I've read many posts where other people balk at the $800 price for a portable or transportable player.  But you have to ask yourself how much is desktop quality sound worth when you want to take it with you?  An iMod with portable LOD or portable Vcap dock and top-tier amp will set you back $1,000 - $1,500, depending on configuration.  The HM-801 costs almost half what the iMod/Vcap rig cost (before buying SD cards), but it sounds just as good with 16 bit and better with 24 bit music.  And it can double as a desktop DAC or computer DAC, which the iMod can't do.

 

So, my recommendation is that the HM-801 fits the bill perfectly for hi-res music on a portable rig that comes close to the sound of a desktop rig, which can also be used as a hi-res source if you do need to use an amp with more power for demanding headphones.  If you really want something to watch movies on, the money you save over buying an iMod rig will buy you a nice iPod Touch or iPad in addition to the 801.  For casual listening I can still use my Nano, iPhone or iPad, but for any serious listening the 801 is the best choice in a portable DAP that I have found so far (aside from using my Macbook Pro with DACport 24/96 DAC amp which can match the 801 performance if size doesn't matter).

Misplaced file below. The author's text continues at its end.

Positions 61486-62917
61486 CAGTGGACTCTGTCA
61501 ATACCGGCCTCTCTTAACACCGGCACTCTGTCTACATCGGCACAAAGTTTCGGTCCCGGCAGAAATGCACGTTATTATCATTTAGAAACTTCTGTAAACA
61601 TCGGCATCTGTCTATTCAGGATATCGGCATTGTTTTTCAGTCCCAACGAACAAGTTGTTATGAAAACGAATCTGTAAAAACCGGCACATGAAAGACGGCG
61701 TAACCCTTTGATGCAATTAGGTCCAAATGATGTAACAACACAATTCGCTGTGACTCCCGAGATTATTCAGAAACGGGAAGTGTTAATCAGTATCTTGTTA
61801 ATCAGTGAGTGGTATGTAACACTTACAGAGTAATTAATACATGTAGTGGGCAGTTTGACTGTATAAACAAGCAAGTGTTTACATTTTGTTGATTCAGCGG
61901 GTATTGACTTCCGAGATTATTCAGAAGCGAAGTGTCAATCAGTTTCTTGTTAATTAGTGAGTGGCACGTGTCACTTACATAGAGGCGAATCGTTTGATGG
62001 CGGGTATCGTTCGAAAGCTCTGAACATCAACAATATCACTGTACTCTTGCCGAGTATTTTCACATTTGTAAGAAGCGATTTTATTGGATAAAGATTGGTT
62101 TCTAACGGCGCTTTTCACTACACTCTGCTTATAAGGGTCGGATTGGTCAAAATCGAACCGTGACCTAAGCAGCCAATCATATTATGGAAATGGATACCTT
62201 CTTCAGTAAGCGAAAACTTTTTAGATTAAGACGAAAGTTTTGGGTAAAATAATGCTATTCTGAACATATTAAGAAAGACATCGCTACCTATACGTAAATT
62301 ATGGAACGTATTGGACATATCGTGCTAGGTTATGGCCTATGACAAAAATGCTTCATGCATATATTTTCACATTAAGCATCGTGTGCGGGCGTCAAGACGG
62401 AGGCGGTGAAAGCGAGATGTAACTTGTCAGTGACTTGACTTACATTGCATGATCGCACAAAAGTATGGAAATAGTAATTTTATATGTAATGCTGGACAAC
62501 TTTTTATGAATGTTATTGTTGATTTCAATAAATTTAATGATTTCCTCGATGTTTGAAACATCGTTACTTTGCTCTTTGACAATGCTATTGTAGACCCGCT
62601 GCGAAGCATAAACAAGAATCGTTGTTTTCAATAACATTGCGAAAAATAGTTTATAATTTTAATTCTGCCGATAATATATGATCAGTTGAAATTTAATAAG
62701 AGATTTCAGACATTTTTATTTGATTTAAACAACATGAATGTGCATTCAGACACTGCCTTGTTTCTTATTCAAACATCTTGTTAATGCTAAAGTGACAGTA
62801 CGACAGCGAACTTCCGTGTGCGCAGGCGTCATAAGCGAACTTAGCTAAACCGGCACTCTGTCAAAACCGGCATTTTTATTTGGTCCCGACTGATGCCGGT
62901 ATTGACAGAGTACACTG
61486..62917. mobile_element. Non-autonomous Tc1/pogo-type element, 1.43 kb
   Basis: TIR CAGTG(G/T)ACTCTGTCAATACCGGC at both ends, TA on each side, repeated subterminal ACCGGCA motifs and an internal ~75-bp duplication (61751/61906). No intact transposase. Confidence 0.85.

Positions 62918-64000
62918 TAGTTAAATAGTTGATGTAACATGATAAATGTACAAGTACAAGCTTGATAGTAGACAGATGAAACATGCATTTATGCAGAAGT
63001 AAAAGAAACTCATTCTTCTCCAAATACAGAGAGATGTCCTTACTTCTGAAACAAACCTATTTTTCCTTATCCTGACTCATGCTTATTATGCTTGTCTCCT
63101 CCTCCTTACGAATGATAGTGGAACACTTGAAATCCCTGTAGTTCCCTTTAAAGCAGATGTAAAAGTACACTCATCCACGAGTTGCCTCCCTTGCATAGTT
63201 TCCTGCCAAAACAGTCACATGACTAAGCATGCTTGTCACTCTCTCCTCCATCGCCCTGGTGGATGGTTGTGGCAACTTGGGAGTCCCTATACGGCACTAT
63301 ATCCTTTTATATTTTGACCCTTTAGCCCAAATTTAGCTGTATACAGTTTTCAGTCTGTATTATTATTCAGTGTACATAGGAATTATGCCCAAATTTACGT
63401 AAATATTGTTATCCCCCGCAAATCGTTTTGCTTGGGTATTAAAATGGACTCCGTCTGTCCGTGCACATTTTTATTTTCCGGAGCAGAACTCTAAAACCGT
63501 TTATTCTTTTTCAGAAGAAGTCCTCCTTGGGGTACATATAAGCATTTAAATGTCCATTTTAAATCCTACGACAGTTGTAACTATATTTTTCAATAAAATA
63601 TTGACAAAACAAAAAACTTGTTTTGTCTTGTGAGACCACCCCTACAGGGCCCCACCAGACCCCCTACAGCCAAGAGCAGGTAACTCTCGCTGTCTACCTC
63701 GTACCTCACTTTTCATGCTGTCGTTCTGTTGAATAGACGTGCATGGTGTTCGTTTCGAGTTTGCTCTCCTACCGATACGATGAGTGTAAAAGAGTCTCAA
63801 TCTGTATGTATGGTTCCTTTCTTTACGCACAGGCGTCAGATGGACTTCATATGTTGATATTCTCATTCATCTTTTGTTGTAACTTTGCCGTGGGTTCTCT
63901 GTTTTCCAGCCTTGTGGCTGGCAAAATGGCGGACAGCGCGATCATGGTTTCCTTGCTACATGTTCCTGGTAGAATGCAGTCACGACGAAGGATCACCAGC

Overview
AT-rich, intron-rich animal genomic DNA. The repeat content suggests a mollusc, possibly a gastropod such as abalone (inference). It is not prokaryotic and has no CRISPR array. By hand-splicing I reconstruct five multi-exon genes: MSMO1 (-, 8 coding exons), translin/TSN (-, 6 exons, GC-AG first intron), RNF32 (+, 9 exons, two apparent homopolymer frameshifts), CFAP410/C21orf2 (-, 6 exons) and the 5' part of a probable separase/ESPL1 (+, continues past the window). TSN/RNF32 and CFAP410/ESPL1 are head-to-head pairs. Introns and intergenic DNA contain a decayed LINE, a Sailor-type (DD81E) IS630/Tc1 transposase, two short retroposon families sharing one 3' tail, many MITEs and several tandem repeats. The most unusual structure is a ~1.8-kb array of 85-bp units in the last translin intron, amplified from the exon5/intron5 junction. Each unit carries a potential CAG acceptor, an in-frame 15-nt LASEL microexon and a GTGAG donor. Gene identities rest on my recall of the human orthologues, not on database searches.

HM-801 front

 

HM-801 right side

 

HM-801 bottom end

 

HM-801 left side

 

HM-801 top end